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A Time to Kill is a 1989 legal suspense thriller by John Grisham. Grisham's first novel, it was rejected by many publishers before Wynwood Press eventually gave it a modest 5,000-copy printing. After The Firm, The Pelican Brief, and The Client became bestsellers, interest in A Time to Kill grew; the book was republished by Doubleday in hardcover and, later, by Dell Publishing in paperback, and itself became a bestseller. In 1996 the novel was adapted into a film of the same name, starring Matthew McConaughey and Samuel L. Jackson.

Setting

The story takes place in the fictional town of Clanton in Mississippi, which has also featured in other John Grisham novels. Two of the characters, Harry Rex Vonner and Lucien Wilbanks, later appear in Grisham's 2003 novel The Last Juror, which is set in Clanton in the 1970s. Harry Rex Vonner also appears in the 2002 Grisham novel, The Summons.

Inspiration

In 1984 at the De Soto County courthouse in Hernandomarker, Grisham witnessed the harrowing testimony of a 12-year-old rape victim. According to Grisham's official website, Grisham used his spare time to begin work on his first novel, which "explored what would have happened if the girl's father had murdered her assailants." He spent three years on A Time to Kill and finished it in 1987. Grisham has also cited Harper Lee's "To kill a Mockingbird" as an influence

Plot summary

In Clanton, Mississippi, 10-year-old Tonya Hailey is viciously raped and beaten by two white racists -- James Louis "Pete" Willard and Billy Ray Cobb. Shortly thereafter, Tonya is found and rushed to a hospital, while Pete and Billy Ray are heard bragging in a roadside bar about what they did to Tonya.

Tonya's distraught and enraged father, Carl Lee Hailey, recalls a similar case from the year before, in which four white men raped a black girl in a nearby town and were acquitted. Carl Lee is determined not to allow that to happen in this case. Consequently, while Deputy DeWayne Powell Looney is escorting Pete and Billy Ray up a flight of stairs inside the courthouse, Carl Lee emerges from a nearby closet with an assault rifle and kills Pete and Billy Ray and wounds Looney, resulting in the amputation of his leg. (During the trial Looney forgives Hailey, saying he has a daughter himself, and that if someone raped her, he would gladly do the same as Carl Lee.)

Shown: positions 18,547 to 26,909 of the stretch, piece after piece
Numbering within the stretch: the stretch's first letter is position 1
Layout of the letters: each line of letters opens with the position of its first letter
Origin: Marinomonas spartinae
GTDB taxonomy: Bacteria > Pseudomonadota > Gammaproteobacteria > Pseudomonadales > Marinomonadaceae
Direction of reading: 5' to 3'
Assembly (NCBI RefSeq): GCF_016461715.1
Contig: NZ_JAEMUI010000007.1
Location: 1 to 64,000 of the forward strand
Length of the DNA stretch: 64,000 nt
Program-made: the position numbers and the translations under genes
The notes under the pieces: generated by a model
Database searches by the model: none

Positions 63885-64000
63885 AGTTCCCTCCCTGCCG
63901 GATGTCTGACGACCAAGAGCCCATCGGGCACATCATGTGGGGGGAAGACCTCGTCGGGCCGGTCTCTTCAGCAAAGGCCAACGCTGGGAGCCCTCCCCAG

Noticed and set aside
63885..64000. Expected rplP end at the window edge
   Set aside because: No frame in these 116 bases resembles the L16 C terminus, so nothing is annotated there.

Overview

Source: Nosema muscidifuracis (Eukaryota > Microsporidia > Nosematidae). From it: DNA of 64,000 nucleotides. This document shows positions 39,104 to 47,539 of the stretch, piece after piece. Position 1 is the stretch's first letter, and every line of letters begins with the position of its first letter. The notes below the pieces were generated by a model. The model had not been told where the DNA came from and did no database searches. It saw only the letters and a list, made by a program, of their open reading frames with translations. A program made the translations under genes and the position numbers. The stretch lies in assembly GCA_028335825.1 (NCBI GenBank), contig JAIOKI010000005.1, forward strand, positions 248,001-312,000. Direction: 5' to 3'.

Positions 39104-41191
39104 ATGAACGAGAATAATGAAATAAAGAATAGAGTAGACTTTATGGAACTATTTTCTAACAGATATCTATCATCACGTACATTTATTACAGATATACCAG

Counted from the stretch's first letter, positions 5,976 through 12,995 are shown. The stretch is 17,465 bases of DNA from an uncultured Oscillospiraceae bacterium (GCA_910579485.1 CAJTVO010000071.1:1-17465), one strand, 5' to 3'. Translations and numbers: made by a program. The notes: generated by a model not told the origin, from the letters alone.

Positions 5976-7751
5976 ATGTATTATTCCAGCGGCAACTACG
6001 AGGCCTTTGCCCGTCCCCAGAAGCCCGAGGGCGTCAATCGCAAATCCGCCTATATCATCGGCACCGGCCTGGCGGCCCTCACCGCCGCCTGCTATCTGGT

Carl Lee is later arrested at his home by black sheriff Ozzie Walls (who must uphold the law but privately supports what Carl Lee did and gives him special treatment while in prison) and charged with capital murder. Despite the efforts of the NAACP and his old military friend Cat to persuade Carl Lee to retain their high-powered attorneys, Carl Lee elects to be represented by his friend Jake Tyler Brigance. Helping Jake on the case are his former boss Lucien Wilbanks (who has since been disbarred for his involvement in a fight resulting from a union strike, but still consults and aides Jake from the background), his friend, the sleazy divorce lawyer Harry Rex Vonner, and law student Ellen Roark, who has prior experience with death penalty cases. The prosecuting attorney is a man named Rufus Buckley, a corrupt shark with no concern or respect for ethics and with sky high political ambitions, hoping to win the case so as to gain the publicity that a win would generate, in hopes of being elected to a higher public office (governor). To annoy Buckley and call attention to this fact, Jake often addresses the D.A. as "governor" in pre-trial conferences. The judge who will preside over the trial is white (but generally impartial) judge Omar "Ichabod" Noose. It is implied, however, that Noose has been intimidated, both politically and criminally, to the point that he refuses Jake's perfectly reasonable request for a change of venue, further handicapping the defense, as the racial make-up of Ford County virtually guarantees an all-white jury.

At the same time, Billy Ray Cobb's brother, Freddy Lee Cobb, is seeking revenge for Carl Lee's killing of his brother. To this end, Freddy enlists the help of the Mississippi branch of the KKK, which is led by Mississippi grand dragon Stump Sisson. Subsequently, a KKK member attempts to plant a bomb under Jake's porch (at which point Jake sends his wife and daughter out of town to his wife's parents' home until the trial is over and begins spending most nights either in his office or at Lucien's house), and Jake's secretary Ethel Twitty and her frail husband Bud are attacked by the KKK, killing Bud. On the day the trial begins, there is a riot outside the court building between the KKK and the area's black residents, and Stump Sisson is killed by a molotov cocktail. Believing that the black people were at fault, Freddy and the KKK increase their attacks. They begin to burn crosses throughout Clanton, and Jake's house is burnt down while Jake is sleeping at Lucien's. As a result, the National Guard is called to Clanton to keep the peace during the trial. Undeterred, Freddy continues his efforts to get revenge for Billy Ray's death.

The case proceeds, and in the end, Jake presents a powerful closing statement. After lengthy deliberations during which a massive pro-acquittal demonstration is held, the jury acquits Carl Lee by reason of temporary insanity. Carl Lee returns to his family, and the story ends with Jake drinking margaritas with Lucien and Harry in his office, then descending to face the mob of reporters waiting for him.

One major difference between the novel and the film adaptation is the powerful closing argument. In the film, the visual and graphic story is told by Jake Brigance. However, in the book, Jake and Harry Rex discover through a post trial interview that a woman in the jury made that speech during jury deliberations.

Adaptations



References

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